Mongolian Food: The Complete Food Guide for Food Lovers

Mongolian Food: The Complete Food Guide

Chinese and Russian cultures influence the world-famous Mongolian food due to the country’s location. And also, Mongolian cuisines influence their huge nomadic lifestyle and extreme climate conditions. It has created a unique culinary tradition that attracts many tourists’ hearts.

Mongolian food is almost like heaven for meat lovers since it largely bases on meat and dairy. Although vegetables and spices are limited, Mongolian food has more variations and unique flavors. Therefore, it is always on top of the lists of the world’s best food. So, here’s the complete food guide for all the food lovers in the world. 

Mongolian Food

What is Mongolian food?

Mixed with nomadic culture, Mongolian food is influenced by many central Asian countries as well. Boiled mutton, Tea mixed with camel, cow, horse or sheep milk, and Tibetan-style dumplings are the Mongolian staple food.

You can see that Mongolian food is heavier and contain more fat. But, no need to worry about it since their extreme climate burns it. The saying “Meat is for men and grass for animals” explains everything about Mongolian food culture.

Mongolians consider dairy items as white food while meat items consider as red food. White food normally contains different milk types like horse, goat, cow, sheep, camel, and reindeer milk. The most popular types are horse and cow milk since they are healthy. Horse milk contains the highest amount of nutrition out of all the other types.

Mutton is a must in all the menus of Mongolian food. And there are different foods that they eat in different seasons. In the summer, they mostly eat milk products, while in the winter, they eat dried meat.

Another special reason for Mongols is they eat almost all the parts of an animal, even the heart and intestine. The only meat they don’t eat is horse meat. And also, chicken, pork, and beef are not commonly used in their recipes. (Since they mostly wouldn’t survive in the Mongolian winter season).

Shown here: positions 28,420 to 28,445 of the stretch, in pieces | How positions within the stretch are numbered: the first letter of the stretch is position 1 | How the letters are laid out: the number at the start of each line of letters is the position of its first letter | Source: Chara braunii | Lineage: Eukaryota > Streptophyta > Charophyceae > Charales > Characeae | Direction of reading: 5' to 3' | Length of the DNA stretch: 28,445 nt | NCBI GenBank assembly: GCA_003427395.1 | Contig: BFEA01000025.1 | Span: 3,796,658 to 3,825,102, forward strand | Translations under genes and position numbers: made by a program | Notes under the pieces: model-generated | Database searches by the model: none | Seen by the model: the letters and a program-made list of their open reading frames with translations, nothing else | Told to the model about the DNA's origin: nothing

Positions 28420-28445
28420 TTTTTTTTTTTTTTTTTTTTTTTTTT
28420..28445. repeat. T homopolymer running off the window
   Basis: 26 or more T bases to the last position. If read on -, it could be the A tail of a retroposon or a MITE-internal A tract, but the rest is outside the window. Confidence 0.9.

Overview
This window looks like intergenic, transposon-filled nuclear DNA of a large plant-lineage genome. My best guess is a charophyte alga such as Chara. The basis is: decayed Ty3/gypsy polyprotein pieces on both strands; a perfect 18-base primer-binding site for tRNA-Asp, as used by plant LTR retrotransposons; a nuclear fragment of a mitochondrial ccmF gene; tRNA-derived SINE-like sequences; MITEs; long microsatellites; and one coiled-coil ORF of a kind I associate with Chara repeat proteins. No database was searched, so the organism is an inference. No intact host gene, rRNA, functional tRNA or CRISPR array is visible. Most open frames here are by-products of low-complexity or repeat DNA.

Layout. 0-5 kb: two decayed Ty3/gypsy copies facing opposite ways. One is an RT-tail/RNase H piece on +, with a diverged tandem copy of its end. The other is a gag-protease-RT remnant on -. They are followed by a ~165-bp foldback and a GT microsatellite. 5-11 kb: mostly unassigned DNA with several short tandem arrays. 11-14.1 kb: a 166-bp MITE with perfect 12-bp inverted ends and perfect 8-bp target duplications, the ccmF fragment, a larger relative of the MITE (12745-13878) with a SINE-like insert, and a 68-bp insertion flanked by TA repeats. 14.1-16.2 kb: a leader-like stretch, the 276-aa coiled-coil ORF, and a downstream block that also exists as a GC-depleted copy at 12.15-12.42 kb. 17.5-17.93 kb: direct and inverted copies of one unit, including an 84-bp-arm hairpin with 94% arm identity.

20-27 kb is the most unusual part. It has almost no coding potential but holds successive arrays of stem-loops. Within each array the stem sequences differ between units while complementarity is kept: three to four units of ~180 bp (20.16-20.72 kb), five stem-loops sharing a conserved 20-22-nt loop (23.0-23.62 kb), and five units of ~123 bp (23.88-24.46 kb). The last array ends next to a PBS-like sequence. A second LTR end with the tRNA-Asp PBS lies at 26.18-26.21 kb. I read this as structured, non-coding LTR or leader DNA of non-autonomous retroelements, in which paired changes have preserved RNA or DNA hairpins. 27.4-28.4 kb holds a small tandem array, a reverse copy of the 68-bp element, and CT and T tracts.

Although vegetables, fruits, and bread are not traditionally on their menus, now they have added them to all the lists. (Mongolian Food)

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What does Mongolian food taste like?

Mongolian food has a very unique and fresh taste. I’m not saying they are the best food in the world since they are not. But, I can say they are one of the most nutritious food in the world.

Mongolian food has more meaty flavors rather than spices. Therefore, this is a heaven for meat lovers since more mysterious meat types are in Mongolian cuisine. Just read more to know more.

Is Mongolian food spicy?

Not at all. Mongolian cuisines are heavy in meat but less in spices. Therefore, all the quality factors highly depend on meat quality.

What are the most popular foods in Mongolia?

Here I have mentioned the real foods that nomads eat on the steppe daily.

Buzz Mongolian food or Mongolian Dumplings

Buzz or Mongolian dumpling is the most popular and favorite food on the Mongolian food list. These dumplings are dense and contain more ground meat inside. Commonly they add mutton, but you may also see yak, camel, chicken-like meats as well. (Mongolian Food)

Buzz Mongolian food or Mongolian Dumplings

It is made with flour dough, and the filling is made with a spiced meat mixture. Onions, salt, pepper, fresh herbs, and garlic like things are added to season the mixture. And then it is steamed for final preparation. Well, this one breaks the rule of typical Mongolian foods since it tastes a bit spicier.

It will take around half an hour to prepare this Buzz. But believe me, it is totally worth waiting until hand made. And this is a widespread food there. It also considers the national food in Mongolia.

Buzz is more famous in festivals like Tsagaan Sar or Mongolian New Year Festival, which is in February. And it is served with vodka or tea, dipping sauce, salads, and fried bread. (Mongolian Food)

Khorkhog or Mongolian Barbeque